For Part 1 in our series on Supporting a Healthy Immune System, we will be focusing on vital nutrients and what foods they come from. Vitamins A, C, and D, zinc, and selenium are all important for proper immune system function. It may be tempting to pop a pill or add some powder to your water, but the best sources of most nutrients are from food.
Vitamin A is a fat-soluble vitamin, meaning that it is absorbed and stored long-term in the body along with fats. Eggs, whole milk, liver, and vitamin A fortified foods like reduced fat milk are all good sources of what is called “preformed” vitamin A, or retinol. This is a good one to get from foods, as high dose vitamin A (retinol) supplements can potentially be toxic. We can also get vitamin A from plant foods, usually in the form of beta-carotene. Think about adding leafy greens and orange fruits and veggies to your diet like sweet potato, pumpkin, carrots, butternut squash, mango, spinach, and kale.
Vitamin C is a water-soluble vitamin, which means that it’s easily absorbed into your body, but also doesn’t stay long. To keep your levels topped up, be sure to eat good sources of vitamin C daily. Good sources of vitamin C to include with your meals and snacks are berries, kiwi, bell peppers, broccoli, and citrus fruits. Be sure to check with your doctor or pharmacy before eating grapefruit or drinking grapefruit juice as it can interfere with some medications. For these fruits and veggies, it’s best to eat them raw, baked, or steamed as water-soluble vitamins will be lost in the water when boiled.
Selenium is a micronutrient that does a lot of different things in the body, including helping with immune function. Brazil nuts have the highest amount of selenium found in food, but those aren’t always on hand or easy to find. Limit Brazil nuts to just one or two a day so you don’t overdo it on selenium! Seafood and meat are also good sources. If you don’t eat animal products, you can get selenium from making sure you have brown rice and sunflower seeds in your diet.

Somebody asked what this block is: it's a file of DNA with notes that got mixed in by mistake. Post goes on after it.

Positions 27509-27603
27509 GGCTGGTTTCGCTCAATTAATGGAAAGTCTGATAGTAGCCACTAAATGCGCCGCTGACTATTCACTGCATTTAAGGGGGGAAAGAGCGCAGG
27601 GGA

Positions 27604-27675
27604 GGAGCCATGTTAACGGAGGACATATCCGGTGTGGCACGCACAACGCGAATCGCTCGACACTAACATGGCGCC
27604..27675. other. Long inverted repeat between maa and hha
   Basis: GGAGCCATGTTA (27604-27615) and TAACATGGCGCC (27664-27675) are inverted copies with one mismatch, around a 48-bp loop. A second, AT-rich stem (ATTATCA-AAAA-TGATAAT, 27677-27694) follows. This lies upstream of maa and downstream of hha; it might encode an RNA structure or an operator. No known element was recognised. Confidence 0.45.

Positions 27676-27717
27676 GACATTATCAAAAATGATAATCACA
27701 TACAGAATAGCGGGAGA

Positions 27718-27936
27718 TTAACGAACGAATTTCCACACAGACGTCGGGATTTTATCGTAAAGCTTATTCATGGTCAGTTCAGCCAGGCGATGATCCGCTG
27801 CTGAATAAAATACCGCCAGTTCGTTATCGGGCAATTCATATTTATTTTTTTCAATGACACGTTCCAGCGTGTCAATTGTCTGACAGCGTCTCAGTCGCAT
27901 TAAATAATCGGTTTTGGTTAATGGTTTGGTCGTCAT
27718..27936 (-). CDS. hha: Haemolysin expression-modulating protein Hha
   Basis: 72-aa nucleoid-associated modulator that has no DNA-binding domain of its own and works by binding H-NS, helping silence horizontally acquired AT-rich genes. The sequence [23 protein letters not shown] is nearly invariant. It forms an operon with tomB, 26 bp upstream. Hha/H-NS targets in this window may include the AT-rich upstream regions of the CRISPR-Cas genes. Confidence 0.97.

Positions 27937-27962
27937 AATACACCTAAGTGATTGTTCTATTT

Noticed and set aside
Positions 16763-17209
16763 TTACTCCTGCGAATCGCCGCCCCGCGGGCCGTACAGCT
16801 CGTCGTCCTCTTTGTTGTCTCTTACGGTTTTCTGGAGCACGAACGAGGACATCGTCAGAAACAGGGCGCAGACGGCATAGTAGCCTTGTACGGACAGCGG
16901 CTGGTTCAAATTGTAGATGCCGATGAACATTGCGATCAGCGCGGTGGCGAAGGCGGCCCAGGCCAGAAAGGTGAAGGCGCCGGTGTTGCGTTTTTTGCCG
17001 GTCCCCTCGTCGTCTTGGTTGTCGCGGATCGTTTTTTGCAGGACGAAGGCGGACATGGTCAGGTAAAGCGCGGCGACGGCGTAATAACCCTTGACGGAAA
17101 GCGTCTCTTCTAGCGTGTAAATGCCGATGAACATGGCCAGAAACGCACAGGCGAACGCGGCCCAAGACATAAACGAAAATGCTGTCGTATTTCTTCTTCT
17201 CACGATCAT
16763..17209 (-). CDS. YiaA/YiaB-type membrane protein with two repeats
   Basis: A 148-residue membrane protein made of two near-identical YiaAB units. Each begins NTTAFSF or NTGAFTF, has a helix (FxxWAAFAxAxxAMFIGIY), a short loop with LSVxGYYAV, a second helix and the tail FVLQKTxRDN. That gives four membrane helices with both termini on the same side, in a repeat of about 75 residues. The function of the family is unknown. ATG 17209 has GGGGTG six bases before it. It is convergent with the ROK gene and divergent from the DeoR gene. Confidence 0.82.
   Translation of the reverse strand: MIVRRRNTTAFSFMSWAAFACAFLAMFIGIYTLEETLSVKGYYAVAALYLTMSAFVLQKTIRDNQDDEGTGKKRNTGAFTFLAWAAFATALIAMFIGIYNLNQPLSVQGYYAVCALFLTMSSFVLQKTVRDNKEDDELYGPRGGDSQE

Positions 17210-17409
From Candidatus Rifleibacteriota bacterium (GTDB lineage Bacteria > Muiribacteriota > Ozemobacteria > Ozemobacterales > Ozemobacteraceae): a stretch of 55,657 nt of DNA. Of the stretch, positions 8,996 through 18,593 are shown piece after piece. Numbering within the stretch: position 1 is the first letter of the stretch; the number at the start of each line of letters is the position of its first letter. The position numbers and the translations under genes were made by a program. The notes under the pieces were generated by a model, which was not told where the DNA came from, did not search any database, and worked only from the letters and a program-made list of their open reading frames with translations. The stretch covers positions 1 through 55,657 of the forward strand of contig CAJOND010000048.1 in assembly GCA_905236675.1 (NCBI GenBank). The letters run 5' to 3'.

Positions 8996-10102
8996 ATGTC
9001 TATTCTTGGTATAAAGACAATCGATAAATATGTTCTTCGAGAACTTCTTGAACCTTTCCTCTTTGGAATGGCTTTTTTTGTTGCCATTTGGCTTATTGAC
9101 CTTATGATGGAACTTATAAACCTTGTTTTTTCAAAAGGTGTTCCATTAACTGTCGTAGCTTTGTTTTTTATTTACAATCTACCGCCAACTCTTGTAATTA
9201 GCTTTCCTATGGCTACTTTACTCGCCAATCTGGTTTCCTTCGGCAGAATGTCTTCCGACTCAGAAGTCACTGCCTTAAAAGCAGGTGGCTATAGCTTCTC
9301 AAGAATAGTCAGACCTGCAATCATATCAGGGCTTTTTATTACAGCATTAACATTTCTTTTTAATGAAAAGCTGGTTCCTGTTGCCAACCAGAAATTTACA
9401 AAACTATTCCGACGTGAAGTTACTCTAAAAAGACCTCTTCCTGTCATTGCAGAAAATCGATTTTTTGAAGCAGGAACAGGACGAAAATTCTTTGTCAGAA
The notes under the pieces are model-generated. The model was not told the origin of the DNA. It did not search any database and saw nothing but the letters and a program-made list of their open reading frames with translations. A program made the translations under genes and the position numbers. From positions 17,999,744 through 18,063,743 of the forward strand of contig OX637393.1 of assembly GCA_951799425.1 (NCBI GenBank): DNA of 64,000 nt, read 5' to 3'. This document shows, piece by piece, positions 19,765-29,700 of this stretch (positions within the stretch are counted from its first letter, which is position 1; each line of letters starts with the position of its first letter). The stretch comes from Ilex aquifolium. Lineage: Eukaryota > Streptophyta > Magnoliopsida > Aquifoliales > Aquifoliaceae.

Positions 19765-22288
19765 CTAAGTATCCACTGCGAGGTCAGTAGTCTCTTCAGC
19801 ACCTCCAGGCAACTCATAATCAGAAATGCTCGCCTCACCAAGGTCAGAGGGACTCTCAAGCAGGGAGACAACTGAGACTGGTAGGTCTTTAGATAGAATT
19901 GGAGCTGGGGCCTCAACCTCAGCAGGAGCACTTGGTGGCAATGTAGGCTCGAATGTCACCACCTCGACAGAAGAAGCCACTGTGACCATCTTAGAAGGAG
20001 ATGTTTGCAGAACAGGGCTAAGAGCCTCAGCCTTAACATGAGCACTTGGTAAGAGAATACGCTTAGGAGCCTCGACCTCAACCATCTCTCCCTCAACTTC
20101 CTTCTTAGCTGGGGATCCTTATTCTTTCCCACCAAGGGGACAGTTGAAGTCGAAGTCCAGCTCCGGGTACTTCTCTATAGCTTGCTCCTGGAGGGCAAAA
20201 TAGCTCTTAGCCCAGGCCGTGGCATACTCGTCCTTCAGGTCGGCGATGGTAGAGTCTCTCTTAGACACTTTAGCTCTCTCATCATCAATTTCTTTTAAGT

Vitamin D is also a fat-soluble vitamin, and isn’t found in high amounts in many foods except for fatty fish like salmon, mackerel, and sardines, eggs (yolks) and mushrooms. Vitamin D is a vitamin we can actually make ourselves by exposing our skin to some sun. Keep in mind, if you live at a more northern latitude you won’t be able to make enough (or any!) during the winter. If you are concerned about your vitamin D level, be sure to reach out to your doctor about whether or not you should supplement.
Zinc is a trace mineral that is essential for a healthy immune system. Zinc found in animal products is more bioavailable than plants, which means that the zinc is easier to absorb. Some good sources are beef, dark meat poultry, nuts, seeds, and beans. Oysters are also a great source, if you happen to have them available or enjoy eating them canned.
In general, if you use the Brook Healthy Plate to plan your meals, you should be getting the variety of vitamins and minerals you need to keep your immune system in top form.
In Part 2 of our series for Supporting a Healthy Immune System, we’ll be going over functional foods – what they are and which ones are good to include in your diet.
Reviewed by Kelsea Hoover, MS, RDN
on March 20, 2020. Kelsea is a Registered Dietitian with her Master's degree in Nutrition from Bastyr University in Kenmore, WA, and is one of our Brook Experts.